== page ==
This is the story of their trek together facing polar bears, unreal temperatures, and a storm that destroyed almost all of their food and supplies. So buckle up and start your long walk around the world (through books) at the top of it.
Kira followed the 1927 route of Ivan Champion, a British Explorer, through Papua New Guinea on foot and by dugout canoe. She stays in villages that still practice cannibalism, met leaders of OPM, the separatist guerrilla movement, and took an epic trek through the jungle.
This one sounds really interesting and combines two things I love: solo female travel and far flung places! You can find another edition (and Kindle edition) here.
This takes place over 15 years starting as a sophomore in college. Elisabeth has an insatiable hunger for the rush of new experiences and meeting new people as she crosses five continents.
It’s more than a documentation of conquest of men and countries. It’s a journey of self discovery.
While this was also published in just 2011, it feels like another classic solo female travel book. I have it at home but still haven’t read this yet.
Kate spends a year in Latin America spanning ten countries, three teaching jobs, and countless buses. This is her solo journey from Guatemala to Argentina where she struggles with language, romance, culture, service, and homesickness. She follows the route outlined by Paul Theroux in 1979 in his travelogue The Old Patagonian Express.
I read this one over the summer and you can see what I think of it (and Sola) here.
Her first life-changing trip was solo to Australia as a young graduate. Over the next 30 years, Rosita became enchanted by travel and visited some of the most remote parts of the world where she carried little more than a beat-up backpack and a diary.
Here are nine journeys from nine different moments in her life spent exploring the world, sharing how these experiences and the people met along the way can shape the course of a life dramatically.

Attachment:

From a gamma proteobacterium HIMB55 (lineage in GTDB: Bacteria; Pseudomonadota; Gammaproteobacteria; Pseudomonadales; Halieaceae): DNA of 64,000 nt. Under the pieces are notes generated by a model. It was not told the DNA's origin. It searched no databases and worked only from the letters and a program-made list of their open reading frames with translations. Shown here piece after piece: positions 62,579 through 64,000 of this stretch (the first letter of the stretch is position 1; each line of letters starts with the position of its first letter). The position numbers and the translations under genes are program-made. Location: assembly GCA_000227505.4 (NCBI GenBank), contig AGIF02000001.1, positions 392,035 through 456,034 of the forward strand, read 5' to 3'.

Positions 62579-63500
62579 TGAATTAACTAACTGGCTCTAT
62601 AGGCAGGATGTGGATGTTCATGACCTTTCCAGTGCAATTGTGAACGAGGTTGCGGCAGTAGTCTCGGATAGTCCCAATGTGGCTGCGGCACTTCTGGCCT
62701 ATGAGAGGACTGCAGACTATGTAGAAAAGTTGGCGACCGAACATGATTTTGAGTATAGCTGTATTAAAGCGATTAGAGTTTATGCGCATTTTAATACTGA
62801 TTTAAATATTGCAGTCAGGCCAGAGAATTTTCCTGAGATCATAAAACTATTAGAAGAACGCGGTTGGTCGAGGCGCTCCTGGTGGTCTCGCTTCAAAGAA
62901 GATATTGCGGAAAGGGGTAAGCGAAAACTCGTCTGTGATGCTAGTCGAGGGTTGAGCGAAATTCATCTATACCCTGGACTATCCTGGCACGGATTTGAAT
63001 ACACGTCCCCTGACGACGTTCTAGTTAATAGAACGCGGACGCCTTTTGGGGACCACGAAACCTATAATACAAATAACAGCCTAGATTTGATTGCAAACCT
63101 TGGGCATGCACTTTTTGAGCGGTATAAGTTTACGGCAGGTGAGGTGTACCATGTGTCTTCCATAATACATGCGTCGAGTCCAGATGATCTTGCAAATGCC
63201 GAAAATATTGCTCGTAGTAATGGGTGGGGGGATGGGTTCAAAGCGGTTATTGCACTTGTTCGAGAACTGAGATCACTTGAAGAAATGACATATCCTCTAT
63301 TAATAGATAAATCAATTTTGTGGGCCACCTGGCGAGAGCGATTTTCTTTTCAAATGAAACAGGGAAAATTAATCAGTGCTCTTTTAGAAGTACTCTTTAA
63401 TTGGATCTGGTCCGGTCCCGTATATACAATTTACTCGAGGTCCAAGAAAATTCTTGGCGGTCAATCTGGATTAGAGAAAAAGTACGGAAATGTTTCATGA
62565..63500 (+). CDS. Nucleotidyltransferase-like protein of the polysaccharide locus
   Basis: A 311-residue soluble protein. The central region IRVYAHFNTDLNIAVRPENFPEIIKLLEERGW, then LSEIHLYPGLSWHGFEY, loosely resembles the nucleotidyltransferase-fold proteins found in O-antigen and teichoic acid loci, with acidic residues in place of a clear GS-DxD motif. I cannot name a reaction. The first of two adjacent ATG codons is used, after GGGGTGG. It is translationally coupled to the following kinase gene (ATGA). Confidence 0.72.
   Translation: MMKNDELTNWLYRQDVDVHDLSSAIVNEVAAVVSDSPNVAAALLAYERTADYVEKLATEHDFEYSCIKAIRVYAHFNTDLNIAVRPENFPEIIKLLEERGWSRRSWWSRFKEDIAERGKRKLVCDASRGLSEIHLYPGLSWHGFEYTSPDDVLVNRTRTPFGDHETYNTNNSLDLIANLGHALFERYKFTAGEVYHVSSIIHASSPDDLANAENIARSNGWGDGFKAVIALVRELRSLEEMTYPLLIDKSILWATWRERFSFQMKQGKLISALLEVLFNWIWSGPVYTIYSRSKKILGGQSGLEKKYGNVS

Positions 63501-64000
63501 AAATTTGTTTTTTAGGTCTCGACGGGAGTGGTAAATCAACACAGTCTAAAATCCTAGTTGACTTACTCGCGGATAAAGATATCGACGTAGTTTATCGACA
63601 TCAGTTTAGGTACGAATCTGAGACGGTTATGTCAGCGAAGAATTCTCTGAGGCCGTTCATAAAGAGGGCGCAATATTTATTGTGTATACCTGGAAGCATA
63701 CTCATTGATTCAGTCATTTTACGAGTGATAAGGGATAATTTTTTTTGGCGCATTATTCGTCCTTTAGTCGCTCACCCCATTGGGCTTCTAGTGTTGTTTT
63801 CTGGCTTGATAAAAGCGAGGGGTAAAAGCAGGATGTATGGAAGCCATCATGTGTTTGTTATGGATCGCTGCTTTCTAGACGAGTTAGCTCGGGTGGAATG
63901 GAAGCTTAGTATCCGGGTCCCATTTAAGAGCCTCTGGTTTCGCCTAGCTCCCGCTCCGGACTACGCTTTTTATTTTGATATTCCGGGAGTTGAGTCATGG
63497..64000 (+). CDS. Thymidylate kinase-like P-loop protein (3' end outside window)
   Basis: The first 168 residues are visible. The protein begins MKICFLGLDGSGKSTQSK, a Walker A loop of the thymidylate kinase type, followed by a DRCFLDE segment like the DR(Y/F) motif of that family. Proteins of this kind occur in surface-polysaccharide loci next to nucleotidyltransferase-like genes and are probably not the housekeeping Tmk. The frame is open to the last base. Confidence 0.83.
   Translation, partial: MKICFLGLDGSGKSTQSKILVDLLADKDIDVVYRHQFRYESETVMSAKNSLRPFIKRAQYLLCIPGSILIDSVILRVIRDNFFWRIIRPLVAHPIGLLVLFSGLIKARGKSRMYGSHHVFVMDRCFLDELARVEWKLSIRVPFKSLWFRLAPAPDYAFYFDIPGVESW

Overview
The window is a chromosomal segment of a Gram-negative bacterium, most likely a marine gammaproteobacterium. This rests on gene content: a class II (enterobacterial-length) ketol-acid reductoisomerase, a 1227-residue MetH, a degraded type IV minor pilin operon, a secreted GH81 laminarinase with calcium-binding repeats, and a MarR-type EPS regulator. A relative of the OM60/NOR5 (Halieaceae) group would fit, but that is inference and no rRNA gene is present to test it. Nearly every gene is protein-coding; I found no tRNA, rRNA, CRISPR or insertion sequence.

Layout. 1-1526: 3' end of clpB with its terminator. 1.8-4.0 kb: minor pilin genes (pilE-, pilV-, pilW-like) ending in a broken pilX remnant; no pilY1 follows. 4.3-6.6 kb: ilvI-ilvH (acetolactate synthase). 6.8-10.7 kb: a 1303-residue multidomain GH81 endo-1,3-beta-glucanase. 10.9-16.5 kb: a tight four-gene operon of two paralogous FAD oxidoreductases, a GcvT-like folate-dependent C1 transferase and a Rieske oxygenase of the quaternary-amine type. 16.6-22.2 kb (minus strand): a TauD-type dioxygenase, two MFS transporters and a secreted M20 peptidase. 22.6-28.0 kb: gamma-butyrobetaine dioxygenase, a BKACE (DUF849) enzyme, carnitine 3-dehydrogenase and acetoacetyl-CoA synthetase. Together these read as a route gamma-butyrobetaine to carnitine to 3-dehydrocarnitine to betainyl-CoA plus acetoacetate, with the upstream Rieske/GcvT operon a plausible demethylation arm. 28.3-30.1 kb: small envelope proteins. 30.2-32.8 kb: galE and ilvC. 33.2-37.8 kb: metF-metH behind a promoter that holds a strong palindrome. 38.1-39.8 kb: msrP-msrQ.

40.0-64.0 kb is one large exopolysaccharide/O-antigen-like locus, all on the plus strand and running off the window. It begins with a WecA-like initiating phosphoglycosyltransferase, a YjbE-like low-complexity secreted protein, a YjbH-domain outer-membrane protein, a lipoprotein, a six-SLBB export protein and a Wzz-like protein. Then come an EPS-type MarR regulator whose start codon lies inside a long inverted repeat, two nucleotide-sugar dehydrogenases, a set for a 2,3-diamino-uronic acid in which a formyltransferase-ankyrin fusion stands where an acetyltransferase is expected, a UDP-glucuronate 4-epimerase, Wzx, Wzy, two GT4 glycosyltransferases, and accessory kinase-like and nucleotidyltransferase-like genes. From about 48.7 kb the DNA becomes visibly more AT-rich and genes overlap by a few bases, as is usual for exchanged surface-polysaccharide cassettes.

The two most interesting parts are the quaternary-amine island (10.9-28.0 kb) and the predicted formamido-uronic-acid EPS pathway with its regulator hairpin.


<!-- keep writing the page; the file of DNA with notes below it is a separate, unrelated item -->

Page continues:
This is another one I’d like to try and read this month!
Rita leaves an elegant life in LA on the verge of divorce at at forty-eight to follow her dream and travel the world. She lived in a Zapotec village in Mexico, explored the Galapagos Islands, saw orangutans in Borneo, saw trance healers and dens of black magic and more as she rediscovered the joy and exuberance hidden by many as we become adults.
This is another one I haven’t read but would love to now that I know about it! I’m not sure if I will this month but it’s on my TBR now.
I read this one a couple of years ago and really liked it. Laura is facing her life head-on: divorced and childless in her thirties. She always found solace in travel and hits the road again.
She travels the world, always on the lookout for “the one” who might become a lifelong companion. After a terrible incident on assignment in the South Pacific, she becomes afraid of traveling and worries the one thing that gave her so much pleasure in her life, and her career, is gone.
Soon she realizes the most important journey she needs to make is an internal one.
Have you read any of these solo female travel memoirs? Which ones? Have you read a different one?